• Credit and lending issues: It takes good credit to secure a private student loan, especially at a favorable interest rate. Additionally, if more members of particular groups are targets of predatory lending, paying back student loans can be even more difficult.
  • Familial wealth: Affluent families may choose to finance the entirety of their child’s education, leaving them debt free upon graduation. Conversely, those who are struggling may have to rely on their children for financial support, which puts additional economic strain on anyone already struggling to repay student loans.
  • Parental obligations: Young parents, particularly single ones, must factor childcare into their budget. Depending on their income, they may be unable to afford this expense, basic necessities, and paying down their debt.
  • Local cost of living: The affordability of basic necessities, such as housing, can vary substantially. Those who study in areas with a higher cost of living will, of course, need to borrow more money to afford their living expenses.
  • Type of institution: The cost of attendance at an institution can vary based on whether it’s public or private, for-profit or nonprofit, and two-year or four-year. These differences show up in tuition, fees, room and board, books, and other academic supplies.
  • Loan type: There are two basic types of student loans: federal loans funded by the U.S. government and private loans provided by banks and other nonfederal lenders. Multiple factors can determine how difficult each one is to repay. For example, private loans are generally more expensive than their federal counterparts and may have higher interest rates.
  • Graduation status: If a student takes out a loan for college but doesn’t graduate, they’re stuck with a significant debt without the economic benefits that come with a degree. Additionally, those seeking a postgraduate education may need to take out additional money on top of the debt accumulated for undergraduate education.

Before we share our findings on how student loan debt differs by race, there’s one more issue to discuss: Much of the available research on the differences in student loan debt by race compares Black and White borrowers only. There is less information that includes the full range of racial groups within the United States. Certain data sets covering one or more group(s) don’t include others. Or, the information on the wider range of groups may originate from a different (and sometimes less recent) source.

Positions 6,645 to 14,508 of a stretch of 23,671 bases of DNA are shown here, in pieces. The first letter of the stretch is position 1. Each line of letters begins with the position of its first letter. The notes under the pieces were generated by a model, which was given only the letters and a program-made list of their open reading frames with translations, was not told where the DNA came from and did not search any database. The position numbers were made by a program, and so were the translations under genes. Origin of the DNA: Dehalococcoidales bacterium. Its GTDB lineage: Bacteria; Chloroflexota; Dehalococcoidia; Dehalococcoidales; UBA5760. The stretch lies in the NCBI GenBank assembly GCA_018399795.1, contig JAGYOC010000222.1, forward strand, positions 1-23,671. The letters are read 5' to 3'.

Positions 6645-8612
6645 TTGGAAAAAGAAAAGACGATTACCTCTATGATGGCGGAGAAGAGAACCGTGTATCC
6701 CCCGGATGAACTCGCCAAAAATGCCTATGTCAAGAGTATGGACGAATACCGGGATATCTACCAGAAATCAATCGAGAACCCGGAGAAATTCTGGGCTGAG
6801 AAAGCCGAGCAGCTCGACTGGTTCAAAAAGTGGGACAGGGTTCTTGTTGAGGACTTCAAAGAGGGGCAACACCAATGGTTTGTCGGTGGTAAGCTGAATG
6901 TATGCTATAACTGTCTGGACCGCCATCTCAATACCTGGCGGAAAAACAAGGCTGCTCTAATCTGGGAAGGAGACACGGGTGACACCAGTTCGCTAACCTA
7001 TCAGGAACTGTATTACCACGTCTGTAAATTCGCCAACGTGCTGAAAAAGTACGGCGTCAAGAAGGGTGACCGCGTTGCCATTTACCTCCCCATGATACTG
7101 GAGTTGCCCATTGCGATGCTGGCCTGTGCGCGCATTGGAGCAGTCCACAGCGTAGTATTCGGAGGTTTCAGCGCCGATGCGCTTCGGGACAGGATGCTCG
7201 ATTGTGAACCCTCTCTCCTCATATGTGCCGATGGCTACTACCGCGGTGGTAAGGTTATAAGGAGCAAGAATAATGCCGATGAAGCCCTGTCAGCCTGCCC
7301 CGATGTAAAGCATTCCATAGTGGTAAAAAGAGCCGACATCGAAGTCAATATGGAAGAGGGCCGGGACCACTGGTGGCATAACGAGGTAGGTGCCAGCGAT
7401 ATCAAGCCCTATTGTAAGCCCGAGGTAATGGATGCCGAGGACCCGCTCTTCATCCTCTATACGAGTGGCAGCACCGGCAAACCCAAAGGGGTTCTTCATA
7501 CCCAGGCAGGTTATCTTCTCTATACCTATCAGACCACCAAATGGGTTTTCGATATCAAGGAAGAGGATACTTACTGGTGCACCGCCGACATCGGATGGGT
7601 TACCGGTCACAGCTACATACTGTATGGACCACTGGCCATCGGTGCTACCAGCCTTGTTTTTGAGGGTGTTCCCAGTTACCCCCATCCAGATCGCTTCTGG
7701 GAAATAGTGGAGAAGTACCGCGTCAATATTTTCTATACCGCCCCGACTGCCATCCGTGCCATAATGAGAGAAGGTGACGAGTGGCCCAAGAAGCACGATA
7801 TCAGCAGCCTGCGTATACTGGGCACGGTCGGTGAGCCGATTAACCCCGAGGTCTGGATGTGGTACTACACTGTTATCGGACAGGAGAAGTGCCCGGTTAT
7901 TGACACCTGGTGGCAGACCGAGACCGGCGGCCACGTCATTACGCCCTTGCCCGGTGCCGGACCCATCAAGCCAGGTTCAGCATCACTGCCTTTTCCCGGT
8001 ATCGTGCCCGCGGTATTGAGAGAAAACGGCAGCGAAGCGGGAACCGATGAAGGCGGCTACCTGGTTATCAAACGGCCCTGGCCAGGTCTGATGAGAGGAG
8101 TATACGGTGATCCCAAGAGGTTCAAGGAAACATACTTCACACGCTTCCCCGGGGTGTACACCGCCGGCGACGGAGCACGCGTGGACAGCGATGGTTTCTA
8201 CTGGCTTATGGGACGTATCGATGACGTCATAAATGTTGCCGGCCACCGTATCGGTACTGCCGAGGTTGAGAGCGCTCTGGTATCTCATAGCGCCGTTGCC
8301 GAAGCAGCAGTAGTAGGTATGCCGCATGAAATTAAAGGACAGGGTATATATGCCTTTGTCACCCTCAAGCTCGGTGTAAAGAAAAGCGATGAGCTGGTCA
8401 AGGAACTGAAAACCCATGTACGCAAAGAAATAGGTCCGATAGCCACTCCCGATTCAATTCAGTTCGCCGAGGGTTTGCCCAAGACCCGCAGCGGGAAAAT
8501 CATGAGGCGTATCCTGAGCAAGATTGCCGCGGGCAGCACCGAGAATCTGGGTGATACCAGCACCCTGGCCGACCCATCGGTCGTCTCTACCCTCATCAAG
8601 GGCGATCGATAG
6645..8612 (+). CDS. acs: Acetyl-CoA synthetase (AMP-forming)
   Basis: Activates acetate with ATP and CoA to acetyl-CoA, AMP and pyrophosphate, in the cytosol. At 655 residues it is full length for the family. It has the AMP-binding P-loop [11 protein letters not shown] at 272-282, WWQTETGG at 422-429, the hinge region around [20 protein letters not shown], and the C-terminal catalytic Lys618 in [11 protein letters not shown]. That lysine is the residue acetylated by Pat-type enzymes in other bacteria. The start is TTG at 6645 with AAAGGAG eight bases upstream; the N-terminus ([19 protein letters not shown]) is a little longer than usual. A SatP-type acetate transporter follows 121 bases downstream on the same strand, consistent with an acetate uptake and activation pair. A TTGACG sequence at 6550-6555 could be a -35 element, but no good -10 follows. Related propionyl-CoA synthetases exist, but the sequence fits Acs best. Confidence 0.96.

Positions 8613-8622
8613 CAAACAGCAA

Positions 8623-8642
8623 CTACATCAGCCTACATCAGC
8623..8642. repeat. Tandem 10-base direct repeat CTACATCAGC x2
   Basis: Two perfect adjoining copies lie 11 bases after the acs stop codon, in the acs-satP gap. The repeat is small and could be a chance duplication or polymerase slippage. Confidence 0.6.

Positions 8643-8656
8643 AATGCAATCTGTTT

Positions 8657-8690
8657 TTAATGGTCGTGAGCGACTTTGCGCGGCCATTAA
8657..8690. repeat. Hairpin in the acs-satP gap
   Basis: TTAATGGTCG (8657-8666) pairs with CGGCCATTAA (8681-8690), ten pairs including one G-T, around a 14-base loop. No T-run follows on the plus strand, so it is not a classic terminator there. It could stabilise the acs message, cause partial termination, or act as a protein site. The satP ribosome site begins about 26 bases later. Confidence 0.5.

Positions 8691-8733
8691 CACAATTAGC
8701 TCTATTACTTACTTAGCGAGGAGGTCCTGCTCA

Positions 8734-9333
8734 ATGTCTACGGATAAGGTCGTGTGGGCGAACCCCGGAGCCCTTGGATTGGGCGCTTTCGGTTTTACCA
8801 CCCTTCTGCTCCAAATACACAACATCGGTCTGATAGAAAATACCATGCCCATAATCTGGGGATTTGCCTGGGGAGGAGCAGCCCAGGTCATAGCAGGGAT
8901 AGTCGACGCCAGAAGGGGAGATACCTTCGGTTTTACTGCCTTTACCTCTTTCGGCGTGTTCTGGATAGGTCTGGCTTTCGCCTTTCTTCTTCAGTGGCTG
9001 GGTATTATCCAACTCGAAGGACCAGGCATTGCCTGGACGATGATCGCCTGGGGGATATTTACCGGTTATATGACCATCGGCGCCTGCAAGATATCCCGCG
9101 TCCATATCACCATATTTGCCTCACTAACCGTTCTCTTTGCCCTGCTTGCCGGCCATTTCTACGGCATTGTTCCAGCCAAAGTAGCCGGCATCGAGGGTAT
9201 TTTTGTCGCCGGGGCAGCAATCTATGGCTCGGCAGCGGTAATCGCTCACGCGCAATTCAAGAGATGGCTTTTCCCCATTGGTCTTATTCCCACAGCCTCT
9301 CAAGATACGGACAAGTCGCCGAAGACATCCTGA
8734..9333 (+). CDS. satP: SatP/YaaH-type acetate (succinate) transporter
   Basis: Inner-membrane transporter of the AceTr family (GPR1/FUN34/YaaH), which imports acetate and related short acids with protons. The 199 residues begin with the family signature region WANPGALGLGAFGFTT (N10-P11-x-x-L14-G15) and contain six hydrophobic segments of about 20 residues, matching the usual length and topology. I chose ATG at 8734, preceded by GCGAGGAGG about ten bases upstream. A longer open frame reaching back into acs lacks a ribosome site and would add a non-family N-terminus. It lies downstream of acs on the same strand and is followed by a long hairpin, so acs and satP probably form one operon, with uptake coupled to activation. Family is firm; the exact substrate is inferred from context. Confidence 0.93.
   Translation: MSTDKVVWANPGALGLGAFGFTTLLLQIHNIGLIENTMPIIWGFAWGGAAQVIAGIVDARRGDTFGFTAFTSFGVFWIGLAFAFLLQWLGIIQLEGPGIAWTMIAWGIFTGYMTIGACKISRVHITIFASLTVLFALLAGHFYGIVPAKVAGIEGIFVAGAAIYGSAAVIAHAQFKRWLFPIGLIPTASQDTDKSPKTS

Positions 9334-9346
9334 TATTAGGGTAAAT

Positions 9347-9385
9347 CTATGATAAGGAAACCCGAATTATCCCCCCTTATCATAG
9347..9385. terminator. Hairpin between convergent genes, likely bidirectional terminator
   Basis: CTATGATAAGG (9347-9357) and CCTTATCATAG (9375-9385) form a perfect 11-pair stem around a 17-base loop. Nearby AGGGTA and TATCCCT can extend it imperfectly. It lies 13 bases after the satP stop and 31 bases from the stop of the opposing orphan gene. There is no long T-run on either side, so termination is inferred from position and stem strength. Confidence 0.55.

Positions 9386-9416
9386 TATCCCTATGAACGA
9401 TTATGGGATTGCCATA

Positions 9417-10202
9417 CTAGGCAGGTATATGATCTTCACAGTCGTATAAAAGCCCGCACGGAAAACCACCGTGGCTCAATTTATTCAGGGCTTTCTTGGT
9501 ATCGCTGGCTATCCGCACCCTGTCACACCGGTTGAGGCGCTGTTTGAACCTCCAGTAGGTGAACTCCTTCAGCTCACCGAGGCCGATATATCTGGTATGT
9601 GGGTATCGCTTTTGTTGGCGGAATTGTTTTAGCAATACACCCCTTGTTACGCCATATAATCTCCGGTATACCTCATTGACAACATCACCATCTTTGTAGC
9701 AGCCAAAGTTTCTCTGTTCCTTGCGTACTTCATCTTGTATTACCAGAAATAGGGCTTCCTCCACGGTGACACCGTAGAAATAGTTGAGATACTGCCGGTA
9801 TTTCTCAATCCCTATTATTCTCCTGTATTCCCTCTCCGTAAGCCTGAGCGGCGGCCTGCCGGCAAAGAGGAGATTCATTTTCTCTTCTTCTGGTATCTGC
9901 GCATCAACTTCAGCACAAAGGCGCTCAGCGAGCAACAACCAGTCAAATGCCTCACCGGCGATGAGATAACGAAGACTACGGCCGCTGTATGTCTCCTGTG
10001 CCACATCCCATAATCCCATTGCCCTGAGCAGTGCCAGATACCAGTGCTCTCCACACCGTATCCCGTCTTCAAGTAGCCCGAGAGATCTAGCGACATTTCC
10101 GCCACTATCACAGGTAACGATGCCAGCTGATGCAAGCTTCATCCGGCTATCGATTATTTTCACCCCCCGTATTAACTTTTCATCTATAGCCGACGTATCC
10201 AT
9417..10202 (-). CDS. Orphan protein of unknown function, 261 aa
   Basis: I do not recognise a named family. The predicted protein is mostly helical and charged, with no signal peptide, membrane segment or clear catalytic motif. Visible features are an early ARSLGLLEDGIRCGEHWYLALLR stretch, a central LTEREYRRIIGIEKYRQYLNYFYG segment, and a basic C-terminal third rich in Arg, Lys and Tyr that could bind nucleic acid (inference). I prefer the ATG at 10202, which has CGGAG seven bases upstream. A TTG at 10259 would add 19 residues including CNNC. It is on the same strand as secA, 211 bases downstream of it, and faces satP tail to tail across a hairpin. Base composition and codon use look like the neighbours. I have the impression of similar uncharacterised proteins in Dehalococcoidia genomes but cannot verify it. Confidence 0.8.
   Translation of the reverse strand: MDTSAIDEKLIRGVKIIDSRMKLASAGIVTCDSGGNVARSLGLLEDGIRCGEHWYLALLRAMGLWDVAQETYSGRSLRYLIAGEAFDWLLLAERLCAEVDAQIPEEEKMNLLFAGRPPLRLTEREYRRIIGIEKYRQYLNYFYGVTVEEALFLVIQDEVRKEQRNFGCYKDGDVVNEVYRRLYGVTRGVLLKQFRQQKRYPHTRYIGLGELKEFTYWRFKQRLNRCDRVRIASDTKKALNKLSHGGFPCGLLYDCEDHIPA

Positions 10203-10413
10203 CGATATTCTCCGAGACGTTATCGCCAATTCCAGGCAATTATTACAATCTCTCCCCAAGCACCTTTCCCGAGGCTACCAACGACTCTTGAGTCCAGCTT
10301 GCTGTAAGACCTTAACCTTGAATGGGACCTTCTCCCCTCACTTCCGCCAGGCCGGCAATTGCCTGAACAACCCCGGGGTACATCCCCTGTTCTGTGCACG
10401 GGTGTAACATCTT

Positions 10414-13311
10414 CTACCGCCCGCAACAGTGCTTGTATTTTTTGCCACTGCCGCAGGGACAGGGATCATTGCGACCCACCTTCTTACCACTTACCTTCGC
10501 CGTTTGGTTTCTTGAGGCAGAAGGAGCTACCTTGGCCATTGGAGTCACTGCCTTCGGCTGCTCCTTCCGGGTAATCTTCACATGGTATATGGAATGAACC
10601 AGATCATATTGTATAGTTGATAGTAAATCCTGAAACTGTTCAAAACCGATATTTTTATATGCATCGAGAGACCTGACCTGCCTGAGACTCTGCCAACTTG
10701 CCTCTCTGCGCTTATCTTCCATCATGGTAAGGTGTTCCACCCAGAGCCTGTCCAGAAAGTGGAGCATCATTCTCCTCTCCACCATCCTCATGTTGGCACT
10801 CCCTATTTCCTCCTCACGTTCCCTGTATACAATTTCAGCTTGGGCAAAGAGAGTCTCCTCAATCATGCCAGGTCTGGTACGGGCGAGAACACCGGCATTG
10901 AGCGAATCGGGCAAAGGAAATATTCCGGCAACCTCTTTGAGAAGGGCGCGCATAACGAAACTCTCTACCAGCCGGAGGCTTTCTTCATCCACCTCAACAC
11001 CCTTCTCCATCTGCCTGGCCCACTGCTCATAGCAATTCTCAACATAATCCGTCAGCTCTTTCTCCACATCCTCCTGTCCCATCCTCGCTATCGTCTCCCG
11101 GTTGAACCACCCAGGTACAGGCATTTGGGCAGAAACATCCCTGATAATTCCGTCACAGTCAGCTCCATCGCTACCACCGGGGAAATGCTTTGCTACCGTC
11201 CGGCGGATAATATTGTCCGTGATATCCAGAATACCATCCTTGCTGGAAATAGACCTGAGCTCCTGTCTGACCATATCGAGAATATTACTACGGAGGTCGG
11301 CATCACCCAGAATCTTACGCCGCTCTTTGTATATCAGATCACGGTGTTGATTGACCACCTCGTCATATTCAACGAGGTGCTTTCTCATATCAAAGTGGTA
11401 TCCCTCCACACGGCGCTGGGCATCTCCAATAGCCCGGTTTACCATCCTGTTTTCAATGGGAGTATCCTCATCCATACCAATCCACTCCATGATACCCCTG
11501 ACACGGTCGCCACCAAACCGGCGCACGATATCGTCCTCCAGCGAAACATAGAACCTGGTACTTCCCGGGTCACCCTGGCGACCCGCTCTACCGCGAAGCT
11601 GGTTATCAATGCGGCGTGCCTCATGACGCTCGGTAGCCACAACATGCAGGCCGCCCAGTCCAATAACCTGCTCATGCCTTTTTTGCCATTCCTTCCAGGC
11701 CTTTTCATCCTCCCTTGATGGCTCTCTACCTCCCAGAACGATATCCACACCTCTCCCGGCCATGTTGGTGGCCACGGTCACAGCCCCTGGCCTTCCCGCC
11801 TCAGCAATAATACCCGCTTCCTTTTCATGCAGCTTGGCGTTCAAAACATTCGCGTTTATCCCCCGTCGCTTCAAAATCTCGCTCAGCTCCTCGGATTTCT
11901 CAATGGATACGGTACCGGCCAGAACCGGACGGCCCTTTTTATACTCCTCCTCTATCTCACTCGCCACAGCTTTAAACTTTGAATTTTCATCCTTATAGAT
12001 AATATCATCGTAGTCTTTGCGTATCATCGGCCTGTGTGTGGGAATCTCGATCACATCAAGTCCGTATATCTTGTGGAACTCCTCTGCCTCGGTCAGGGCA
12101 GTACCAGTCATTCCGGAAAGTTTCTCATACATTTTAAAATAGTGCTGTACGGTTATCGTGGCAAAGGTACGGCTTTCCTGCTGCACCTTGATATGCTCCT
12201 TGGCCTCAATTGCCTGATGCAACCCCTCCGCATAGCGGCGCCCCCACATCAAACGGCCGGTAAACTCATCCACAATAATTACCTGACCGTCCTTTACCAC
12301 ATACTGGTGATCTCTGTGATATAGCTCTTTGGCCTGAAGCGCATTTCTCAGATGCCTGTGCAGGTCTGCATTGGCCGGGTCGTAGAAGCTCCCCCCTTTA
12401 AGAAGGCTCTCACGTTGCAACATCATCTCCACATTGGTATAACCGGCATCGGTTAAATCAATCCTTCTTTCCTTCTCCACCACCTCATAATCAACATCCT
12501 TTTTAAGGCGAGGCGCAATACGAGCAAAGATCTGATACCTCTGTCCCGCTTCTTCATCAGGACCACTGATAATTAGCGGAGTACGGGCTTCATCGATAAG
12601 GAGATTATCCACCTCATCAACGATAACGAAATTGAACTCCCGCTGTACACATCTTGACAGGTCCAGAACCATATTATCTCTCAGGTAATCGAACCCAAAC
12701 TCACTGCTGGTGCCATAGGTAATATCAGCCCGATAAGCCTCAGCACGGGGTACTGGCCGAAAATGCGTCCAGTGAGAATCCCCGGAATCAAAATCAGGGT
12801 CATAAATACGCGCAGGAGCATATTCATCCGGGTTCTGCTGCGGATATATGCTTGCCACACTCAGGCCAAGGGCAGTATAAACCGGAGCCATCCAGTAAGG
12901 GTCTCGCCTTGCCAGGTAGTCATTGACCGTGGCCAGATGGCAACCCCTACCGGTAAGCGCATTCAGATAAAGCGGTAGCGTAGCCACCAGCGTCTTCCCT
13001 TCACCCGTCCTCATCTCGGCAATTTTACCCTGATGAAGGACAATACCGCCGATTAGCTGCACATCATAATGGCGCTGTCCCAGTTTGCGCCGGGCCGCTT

Note that the names of certain groups used below may not be entirely consistent throughout the article to match the terminology used by our sources. For example, although Investopedia prefers the identifier “Latinx,” this article uses categories such as “Hispanic” to provide an accurate representation of how the study that we quote reported the information.

Size of Student Loan Debt by Race

According to the Board of Governors of the Federal Reserve System, at $44,880 on average, Black borrowers took out the largest amount of federal student loan money in 2019. Although “Other” was technically the second highest, at $40,400, it’s unclear from the Fed’s website which groups comprise this category, which limits its effectiveness in comparisons. White borrowers accounted for the second-largest amount for a single group. Finally, Hispanic borrowers took out the smallest amount on average, at $30,890.

Of note: When the Fed began recording this data in 1989, Black borrowers had the smallest amount of student loan money. They overtook all other categories (excluding “Other”) after 2010, with one dip in 2013.

A sobering statistic: The U.S. Department of Education found that, within a four-year period following graduation, 48% of Black students have experienced their debts rising to amounts larger than what they originally borrowed, compared to just 17% of White graduates.

Looking at the intersection of race and gender, the general trends are relatively similar to what the Fed reported. Here’s what the American Association of University Women (AAUW) found:

  • Black women had the largest average student loan debt in 2021, with Black women having the highest overall debt at $41,466.
  • Next largest group was the Pacific Islanders/Hawaiian women at $38,747, then American Indian/Alaska Native women at $36,184, then White woman at $33,852.
  • Hispanic/Latinx borrowers were the next highest group at $29,302.
  • Asian borrowers owed the lowest amounts, with men also owing slightly more than women.

Additional discrepancies can be seen in how loans are distributed, depending on both race and where the student studied. This is what the Student Borrower Protection Center reported (also visible in the above chart):

  • Black/African American graduates across all types of institutions constituted the highest percentage of borrowers to finance higher education in 2020.